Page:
22nd Sunday in Ordinary Time
Jer. 20:7-9; Ps: 2, 3-4, 5-6, 8-9; Rom. 12:1-2; Mt. 16:21-27 There is in my heart as it were a burning fire shut up in my bones, and I am weary with holding it in, and I cannot. Jer.20:9
Speaking on behalf of God does not always win you influence with others, as the prophet Jeremiah found out. In today’s Old Testament reading, he complains of the ill treatment he suffered after he had accepted the task of preaching God’s Truth.
Perhaps there were times when you may have felt as Jeremiah did or experienced what he talks about. Did you ever face criticism or rejection for speaking the truth or for questioning a popularly held belief? If you have, then Jeremiah may be good role model for you.
He prefigures all those people throughout history and in our own day as well who reflected on God’s Word in light of events taking place around them and, as a result, felt called to speak out. They challenged popular culture and risked speaking the Truth in spite of the consequences they knew they would experience.
Jeremiah, the reluctant prophet, accepted God’s call to speak on behalf of God, a decision which proved to be very unpopular with his audience. He allowed God to work through him and as a result, had to face derision and reproach, not what he had expected when he started out. Yet in spite of all he suffered, the Word of God proved to be a powerful force, a burning fire, and he was compelled to speak it.
Like Jeremiah, we are asked to listen for God’s voice amidst the chaos, confusion, and misinformation often swirling around us and discover where the Truth lies. We are called, as he was, to speak that Truth as it applies to our contemporary circumstances, regardless of the the consequences.
In the second reading, Paul asks the Romans to reject the false values of the time, and remain faithful to Christ no matter the cost. He calls them and us to be transformed, to stand up for truth, to take sides on behalf of God.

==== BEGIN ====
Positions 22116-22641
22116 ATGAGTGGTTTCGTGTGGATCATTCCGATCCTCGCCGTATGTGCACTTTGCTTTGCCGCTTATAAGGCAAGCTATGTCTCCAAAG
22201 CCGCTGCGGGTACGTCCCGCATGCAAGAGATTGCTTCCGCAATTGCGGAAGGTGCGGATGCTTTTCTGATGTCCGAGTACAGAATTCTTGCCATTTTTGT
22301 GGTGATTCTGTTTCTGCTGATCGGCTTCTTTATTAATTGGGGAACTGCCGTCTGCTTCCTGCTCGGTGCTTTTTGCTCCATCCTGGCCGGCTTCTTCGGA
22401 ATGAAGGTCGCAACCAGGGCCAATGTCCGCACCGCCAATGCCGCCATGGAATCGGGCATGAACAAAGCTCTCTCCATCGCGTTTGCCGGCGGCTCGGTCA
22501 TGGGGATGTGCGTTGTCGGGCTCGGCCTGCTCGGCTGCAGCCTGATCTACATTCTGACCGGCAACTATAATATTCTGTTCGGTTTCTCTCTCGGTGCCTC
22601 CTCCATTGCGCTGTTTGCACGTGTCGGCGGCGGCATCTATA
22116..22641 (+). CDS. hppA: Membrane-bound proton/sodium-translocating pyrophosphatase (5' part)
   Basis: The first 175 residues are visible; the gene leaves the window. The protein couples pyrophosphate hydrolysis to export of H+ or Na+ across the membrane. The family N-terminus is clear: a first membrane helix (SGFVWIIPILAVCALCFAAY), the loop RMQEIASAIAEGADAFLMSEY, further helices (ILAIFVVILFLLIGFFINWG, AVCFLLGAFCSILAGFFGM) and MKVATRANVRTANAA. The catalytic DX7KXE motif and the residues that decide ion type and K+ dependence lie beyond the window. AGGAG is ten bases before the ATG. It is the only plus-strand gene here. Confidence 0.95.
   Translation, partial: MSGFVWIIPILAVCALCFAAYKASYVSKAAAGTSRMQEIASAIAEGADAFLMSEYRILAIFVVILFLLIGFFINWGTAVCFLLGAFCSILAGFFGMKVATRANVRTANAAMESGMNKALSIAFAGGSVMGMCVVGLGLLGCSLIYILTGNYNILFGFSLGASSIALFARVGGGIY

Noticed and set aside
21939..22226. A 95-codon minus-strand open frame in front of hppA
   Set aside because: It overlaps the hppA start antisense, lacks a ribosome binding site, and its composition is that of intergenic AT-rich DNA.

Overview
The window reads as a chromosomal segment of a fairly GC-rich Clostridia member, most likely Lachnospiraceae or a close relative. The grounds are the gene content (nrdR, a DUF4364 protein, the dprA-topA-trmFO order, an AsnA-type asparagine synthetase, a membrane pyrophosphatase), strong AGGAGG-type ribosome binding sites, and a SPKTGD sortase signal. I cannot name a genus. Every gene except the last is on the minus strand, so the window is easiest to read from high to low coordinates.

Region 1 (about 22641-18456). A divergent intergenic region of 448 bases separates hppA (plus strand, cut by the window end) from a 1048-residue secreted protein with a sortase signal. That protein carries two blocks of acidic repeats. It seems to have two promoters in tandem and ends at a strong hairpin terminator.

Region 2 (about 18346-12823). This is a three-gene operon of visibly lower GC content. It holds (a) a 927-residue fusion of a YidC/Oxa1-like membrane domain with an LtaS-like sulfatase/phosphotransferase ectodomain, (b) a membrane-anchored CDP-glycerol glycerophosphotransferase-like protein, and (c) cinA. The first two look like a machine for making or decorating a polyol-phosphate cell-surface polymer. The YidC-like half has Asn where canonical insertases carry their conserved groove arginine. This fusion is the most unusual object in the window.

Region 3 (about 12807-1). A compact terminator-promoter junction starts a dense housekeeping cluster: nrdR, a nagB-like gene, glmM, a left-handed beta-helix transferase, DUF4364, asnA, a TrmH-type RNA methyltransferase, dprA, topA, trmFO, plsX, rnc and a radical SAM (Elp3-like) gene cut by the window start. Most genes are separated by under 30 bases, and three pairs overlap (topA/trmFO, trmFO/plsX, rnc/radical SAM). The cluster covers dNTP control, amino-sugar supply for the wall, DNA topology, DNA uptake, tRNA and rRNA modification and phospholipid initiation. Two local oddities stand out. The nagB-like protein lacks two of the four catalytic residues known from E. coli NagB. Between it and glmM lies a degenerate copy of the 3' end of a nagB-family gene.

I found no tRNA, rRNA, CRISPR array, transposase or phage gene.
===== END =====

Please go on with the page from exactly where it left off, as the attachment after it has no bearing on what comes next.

Given the current climate in our world and country, Paul’s words can inspire us to advocate for those who suffer any form of persecution or discrimination in our own country or beyond. If we do that, then, like Jeremiah, we shall experience God’s Word as a fire burning inside us, giving us the courage to endure whatever it takes in order to make truth known.
In today’s Gospel, Jesus is the ultimate example of discerning and responding to God’s will. He knows Jerusalem is where He is meant to go so that the passion, death, resurrection cycle may be complete. When he shares this with his disciples, Peter finds His words difficult and does what any of us might do on hearing bad news from one we love. He denies it will happen.
Jesus rebukes him, “You are thinking not as God does but as human beings do”, he says and offers a challenge, the guiding principal of what it takes to be a disciple: “Deny yourself, take up your cross and follow me.”
Jesus invites the disciples, and us, to follow him in the way of truth and promote the will of God which is often in conflict with the popular culture. Jesus asks us to align our thinking and actions with his, to risk our lives rather than lose our souls, to be willing to lose all that we value and find so much more.
Take time today to reflect on what you might lose if you risk becoming a modern- day prophet and challenge some of the beliefs or alternate facts of our popular culture? What might you gain?
Let us pray:
Loving God give us the courage always to seek and speak the truth and so serve as prophets in our troubled world. As we prepare to celebrate Labor Day on Monday, we ask that you bless all laborers and the prophets who advocate on their behalf for just wages and humane working conditions. We ask this in Jesus’ name, Amen.
Sister Michaela Connolly, O.P.